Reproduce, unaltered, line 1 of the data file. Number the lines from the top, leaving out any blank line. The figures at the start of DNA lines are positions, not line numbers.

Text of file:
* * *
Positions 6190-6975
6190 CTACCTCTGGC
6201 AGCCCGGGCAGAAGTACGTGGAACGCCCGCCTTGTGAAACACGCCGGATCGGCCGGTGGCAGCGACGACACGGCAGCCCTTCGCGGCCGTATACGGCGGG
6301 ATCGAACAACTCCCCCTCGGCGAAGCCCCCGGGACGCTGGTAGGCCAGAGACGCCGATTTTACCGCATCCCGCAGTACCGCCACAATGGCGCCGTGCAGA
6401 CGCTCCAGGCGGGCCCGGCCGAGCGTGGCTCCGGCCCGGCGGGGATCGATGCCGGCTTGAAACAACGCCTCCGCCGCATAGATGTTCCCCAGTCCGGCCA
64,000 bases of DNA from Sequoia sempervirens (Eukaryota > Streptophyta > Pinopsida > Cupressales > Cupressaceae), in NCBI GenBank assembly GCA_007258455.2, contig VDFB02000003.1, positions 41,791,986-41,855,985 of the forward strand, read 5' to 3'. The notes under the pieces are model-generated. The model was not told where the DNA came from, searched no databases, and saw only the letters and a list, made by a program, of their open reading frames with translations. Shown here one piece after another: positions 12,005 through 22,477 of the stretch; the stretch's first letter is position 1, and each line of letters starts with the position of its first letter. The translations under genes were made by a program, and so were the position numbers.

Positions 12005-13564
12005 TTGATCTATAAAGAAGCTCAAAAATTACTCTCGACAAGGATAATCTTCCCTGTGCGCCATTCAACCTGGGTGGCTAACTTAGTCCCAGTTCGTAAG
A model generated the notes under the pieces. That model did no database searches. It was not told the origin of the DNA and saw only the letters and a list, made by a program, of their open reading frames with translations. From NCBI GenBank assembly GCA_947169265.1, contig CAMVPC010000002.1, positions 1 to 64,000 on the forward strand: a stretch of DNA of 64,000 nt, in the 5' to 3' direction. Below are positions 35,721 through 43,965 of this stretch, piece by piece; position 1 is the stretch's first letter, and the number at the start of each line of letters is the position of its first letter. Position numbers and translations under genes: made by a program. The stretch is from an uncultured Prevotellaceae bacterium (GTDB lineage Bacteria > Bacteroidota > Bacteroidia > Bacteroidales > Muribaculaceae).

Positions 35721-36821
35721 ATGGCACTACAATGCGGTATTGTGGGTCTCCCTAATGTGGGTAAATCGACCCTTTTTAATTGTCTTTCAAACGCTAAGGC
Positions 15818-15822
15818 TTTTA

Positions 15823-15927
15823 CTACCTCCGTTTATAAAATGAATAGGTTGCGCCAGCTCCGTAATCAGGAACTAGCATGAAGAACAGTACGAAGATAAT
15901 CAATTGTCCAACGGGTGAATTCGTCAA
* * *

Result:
Positions 6190-6975